Structure, Function, and Druggability of SLC Transporters and Kinases
- Author(s): Stecula, Adrian
- Advisor(s): Sali, Andrej
- et al.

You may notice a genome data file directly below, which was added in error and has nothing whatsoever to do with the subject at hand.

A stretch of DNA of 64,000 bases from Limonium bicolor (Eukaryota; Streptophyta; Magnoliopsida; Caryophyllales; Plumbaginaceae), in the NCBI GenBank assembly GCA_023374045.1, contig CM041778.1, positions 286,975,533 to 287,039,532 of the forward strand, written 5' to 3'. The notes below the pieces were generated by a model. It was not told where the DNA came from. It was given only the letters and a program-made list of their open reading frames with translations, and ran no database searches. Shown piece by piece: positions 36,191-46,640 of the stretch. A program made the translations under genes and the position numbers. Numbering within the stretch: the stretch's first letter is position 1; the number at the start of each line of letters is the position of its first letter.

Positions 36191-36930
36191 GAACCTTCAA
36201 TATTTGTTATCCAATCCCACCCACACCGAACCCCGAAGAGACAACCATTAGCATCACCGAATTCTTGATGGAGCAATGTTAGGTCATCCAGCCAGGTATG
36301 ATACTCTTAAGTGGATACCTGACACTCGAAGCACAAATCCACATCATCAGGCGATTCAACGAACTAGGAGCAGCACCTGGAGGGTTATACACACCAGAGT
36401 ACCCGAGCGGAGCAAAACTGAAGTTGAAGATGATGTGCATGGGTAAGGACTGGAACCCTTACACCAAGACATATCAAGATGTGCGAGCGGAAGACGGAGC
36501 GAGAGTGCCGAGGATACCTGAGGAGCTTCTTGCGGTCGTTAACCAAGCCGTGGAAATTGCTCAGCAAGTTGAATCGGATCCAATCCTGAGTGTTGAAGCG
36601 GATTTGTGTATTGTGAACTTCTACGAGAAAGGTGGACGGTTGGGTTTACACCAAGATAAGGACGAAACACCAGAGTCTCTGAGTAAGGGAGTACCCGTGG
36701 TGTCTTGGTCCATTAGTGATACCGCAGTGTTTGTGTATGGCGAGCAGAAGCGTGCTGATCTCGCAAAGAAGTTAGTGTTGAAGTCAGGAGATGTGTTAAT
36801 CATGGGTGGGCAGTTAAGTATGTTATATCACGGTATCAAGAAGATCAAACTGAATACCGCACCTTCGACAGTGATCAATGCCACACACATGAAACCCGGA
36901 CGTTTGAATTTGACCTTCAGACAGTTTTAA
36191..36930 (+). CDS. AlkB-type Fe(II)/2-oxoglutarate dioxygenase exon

All functions of a protein involve its physical interactions, however transient, with specific other molecules (ligands), large or small. Protein structure and its dynamics, determined by sequence, in turn determine which molecules are able to bind to the protein. Druggable proteins are defined as those whose function can be modulated with a small molecule. The contents of this dissertation focus on leveraging the knowledge about protein structure and changes in protein structure to identify small molecule modulators of protein function, thus expanding the druggable proteome. The studied proteins include members of the kinase and SLC transporter superfamilies, both important drug targets. First, we separately examine the impact of mutations on the structures of two kinases, FLT3 and BCR-ABL, and the resistance of these mutants to drugs. We provide a structure-based rationale for the cause of resistance and offer treatment alternatives. Second, we address the modulation of function of human organic cation transporters (OCTs), either through phosphorylation or structure-guided screens to discover novel small molecule inhibitors of these transporters. We establish that by combining docking and in vitro high-throughput screens, competitive and non-competitive ligands of OCTs can be predicted accurately. Third, we examine the quaternary structure of the human concentrative nucleoside transporters (CNTs) to gain new insight into their functions and use structure-guided screens to discover novel ligands to modulate them. We show that human concentrative nucleoside transporter 3 forms homo-oligomers, thus encouraging efforts on finding allosteric inhibitors. Finally, we present a large-scale study of the impact of cancer mutations on protein structure, with the hope of expanding the druggable proteome through the discovery of mutant-specific binding pockets that would allow for selective, functional inhibition or activation.